Posted by: Part-Time Audiophile | March 2, 2009

Cream of Mushroom Soup with Etuve of Carrot & Shiitake

This one is a little over the top. Beware!

2 stalks celery
1 leek
1 medium onion
2 cups mushrooms
1 cup reconstituted dried mushrooms (optional)
1/2 cup dry white wine
3 cups stock
2 cups heavy cream
Thyme
Parsley
Bay leaf
Salt
Pepper

Sweat celery, leek and onion — all chopped, medium dice. “Sweat”, meaning, low heat, with butter and a pinch of salt, till they get soft, but don’t take any color.

Add ~2 cups finely chopped mushrooms. Buttons work fine. Cremini are good too.

Add reconstituted mushrooms, if using. Porcini work well. Dried mushrooms here really throws this over the top. But if you are forgoing them, simply add some more buttons or whatever mushrooms you’re using.

Add pinch of salt and turn up burner to medium high.

Cook the mix till the pan develops a nice glaze (“stuff” sticks to and will quickly coast the bottom of the pan). This will happen pretty quick once the mushrooms throw off most of their water (which is the goal, so keep going) — keep an eye on it.

Deglaze the pan with the wine.

Note: about cooking with wine. Generally, I prefer to use Chardonnay for this (it holds up well), though I should mention that I’ve been instructed not to use an “oaky” Chardonnay unless I have no other choice (but it’s better this than no wine at all … though on second thought, white wine vinegar instead of wine might be interesting …). Sauvignon Blanc, Chenin Blanc or Fume Blanc will probably also work fine. Red wine would be fine flavor-wise, but it’ll throw the color of the final product off, so avoid them. Gewurztraminer or any “off-dry” (which means “some residual sugar”) or sweet or semi-sweet white will not produce the flavor you want, so avoid them too.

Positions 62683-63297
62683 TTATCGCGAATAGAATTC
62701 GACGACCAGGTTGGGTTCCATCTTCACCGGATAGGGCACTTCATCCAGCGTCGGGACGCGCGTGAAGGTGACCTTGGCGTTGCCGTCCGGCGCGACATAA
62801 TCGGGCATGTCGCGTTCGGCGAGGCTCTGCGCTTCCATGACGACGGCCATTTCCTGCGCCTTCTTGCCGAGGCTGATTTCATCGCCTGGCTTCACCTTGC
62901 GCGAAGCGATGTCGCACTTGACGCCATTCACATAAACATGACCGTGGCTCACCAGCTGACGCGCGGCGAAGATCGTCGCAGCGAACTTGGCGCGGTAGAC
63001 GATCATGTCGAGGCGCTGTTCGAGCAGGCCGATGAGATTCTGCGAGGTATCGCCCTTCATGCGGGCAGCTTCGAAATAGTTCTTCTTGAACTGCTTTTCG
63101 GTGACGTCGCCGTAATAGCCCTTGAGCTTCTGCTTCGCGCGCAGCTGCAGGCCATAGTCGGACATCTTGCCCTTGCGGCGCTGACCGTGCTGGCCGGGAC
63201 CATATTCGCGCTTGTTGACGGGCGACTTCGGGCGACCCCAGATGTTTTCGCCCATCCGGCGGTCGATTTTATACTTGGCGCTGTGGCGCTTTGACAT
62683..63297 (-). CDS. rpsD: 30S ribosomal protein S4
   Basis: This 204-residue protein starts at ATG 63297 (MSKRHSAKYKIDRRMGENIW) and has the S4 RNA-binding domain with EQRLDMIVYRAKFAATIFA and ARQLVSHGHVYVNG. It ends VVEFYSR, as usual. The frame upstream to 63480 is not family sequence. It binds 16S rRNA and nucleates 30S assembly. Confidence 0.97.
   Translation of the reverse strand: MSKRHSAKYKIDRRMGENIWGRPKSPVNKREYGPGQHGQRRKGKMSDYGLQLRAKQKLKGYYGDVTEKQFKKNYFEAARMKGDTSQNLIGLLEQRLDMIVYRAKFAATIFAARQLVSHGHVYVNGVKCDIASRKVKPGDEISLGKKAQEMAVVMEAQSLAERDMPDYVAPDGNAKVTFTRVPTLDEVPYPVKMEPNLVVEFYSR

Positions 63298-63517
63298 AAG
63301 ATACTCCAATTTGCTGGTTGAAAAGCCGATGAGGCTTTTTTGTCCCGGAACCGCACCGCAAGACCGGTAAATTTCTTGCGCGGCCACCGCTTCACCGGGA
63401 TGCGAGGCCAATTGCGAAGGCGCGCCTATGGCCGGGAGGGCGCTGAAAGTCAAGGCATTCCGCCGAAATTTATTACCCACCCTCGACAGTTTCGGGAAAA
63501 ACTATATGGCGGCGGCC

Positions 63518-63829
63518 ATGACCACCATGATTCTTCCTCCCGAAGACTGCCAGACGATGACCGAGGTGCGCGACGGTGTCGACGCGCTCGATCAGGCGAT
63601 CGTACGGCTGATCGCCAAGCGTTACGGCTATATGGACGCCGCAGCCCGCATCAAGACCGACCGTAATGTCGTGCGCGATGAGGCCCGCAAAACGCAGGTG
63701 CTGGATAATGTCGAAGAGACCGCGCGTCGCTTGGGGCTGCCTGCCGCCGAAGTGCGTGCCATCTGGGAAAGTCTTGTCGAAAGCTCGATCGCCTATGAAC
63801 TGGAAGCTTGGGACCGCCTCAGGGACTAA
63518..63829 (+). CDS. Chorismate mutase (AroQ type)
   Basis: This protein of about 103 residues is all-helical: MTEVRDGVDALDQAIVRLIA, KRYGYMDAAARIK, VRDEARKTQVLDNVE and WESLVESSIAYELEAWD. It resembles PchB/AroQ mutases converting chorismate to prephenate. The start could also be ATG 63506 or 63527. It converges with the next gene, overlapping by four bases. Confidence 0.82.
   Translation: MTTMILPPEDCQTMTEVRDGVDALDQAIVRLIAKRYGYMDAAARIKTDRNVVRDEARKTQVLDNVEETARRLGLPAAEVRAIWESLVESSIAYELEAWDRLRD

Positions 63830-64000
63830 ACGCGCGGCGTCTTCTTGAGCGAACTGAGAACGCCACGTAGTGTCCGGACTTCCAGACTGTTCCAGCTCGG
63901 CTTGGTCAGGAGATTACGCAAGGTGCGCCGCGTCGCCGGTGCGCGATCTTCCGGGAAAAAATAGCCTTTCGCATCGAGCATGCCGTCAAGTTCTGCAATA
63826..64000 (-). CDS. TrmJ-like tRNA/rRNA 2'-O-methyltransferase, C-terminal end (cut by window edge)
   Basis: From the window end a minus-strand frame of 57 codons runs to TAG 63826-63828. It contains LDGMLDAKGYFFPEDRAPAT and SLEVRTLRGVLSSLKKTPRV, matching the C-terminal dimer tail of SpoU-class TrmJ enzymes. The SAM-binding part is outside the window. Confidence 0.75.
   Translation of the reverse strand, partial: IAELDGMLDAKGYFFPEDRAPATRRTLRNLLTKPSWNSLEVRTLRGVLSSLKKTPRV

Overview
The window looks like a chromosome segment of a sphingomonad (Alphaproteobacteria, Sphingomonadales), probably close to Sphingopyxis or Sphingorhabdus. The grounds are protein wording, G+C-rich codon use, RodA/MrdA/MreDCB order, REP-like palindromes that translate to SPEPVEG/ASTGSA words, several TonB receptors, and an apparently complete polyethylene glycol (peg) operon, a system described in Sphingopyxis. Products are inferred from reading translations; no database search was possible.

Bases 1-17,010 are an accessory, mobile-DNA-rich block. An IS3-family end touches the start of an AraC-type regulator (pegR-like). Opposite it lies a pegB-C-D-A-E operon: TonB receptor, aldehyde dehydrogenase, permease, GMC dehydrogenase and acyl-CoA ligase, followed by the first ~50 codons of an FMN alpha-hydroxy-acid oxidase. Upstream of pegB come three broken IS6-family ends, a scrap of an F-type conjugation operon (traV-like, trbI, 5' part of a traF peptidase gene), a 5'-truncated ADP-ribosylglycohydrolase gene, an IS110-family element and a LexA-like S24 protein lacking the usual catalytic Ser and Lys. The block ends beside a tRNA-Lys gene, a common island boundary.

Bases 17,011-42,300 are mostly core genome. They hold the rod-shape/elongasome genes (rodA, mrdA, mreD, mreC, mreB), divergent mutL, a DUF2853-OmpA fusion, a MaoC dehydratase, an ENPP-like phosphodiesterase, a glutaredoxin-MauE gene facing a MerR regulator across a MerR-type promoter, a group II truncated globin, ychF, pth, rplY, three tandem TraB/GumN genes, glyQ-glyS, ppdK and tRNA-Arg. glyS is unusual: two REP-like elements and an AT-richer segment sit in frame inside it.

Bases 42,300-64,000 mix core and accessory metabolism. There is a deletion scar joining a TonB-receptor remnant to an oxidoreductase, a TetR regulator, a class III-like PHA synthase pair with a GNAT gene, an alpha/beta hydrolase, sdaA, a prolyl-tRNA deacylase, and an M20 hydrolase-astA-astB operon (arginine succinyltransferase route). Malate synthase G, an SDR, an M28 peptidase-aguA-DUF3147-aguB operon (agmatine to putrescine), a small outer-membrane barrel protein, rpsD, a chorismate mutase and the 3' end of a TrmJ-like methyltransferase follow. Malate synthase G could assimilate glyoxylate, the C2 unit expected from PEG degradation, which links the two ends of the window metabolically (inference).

Scrape all the yummy bits off the bottom of the pan, cook off the wine. You want the pan almost dry before the next step.

Add 1/2 cup of stock. I used chicken, but vegetable should work. Heck, chicken water (store-bought stock) would probably work well, too. Stir.

Add 2 cups heavy cream. LOL. Yes, heavy cream.

Add herbs. You need a “bouquet garni”, which is 1 bay leaf and 2 sprigs each thyme and parsley, or thereabouts. 1/2 tsp of each, dried and tied up in cheesecloth with the bay leaf, should be fine too.

Heat till it comes to a boil — but do not boil. Turn stove down to med-low. If it looks like boiling is imminent, turn down the heat. After 10 mins, take it off the heat. Remove bouquet garni.

Add the mixture to a blender. Puree it (and keep going a bit farther than you think you might need to) till very very smooth.

You can stop at this point if you need to hold it till just before service. Should keep a day or two in the fridge, no problem.

To finish, return to pot and add ~2 more cups stock. You’re trying to thin out the “flavored cream-base”, so this is more of a matter of taste. So, add stock till it is “soup like”, instead of “pudding” or “sauce-like”.

Heat to temp, season to taste, and serve immediately.

Possible garnish: Etuve with enoki mushrooms and julienned carrots. Julienned shiitake work well if you can’t find enoki. If no mushrooms, try carrots and leek. You’ll need 1/2 carrot and about the same amount of leek.

To make etuve — julienne your bits. A “julienne” cut is 2″ long and 1/8″ in diameter, or about the size of match. Pop your cuts into a small pan with ~2T stock and 1T butter. Cover, simmer (very low), about 10 mins, or until just cooked — should be soft, but not total mush.

Season to taste. Add to soup, top with a pinch of fresh parsley, & serve.

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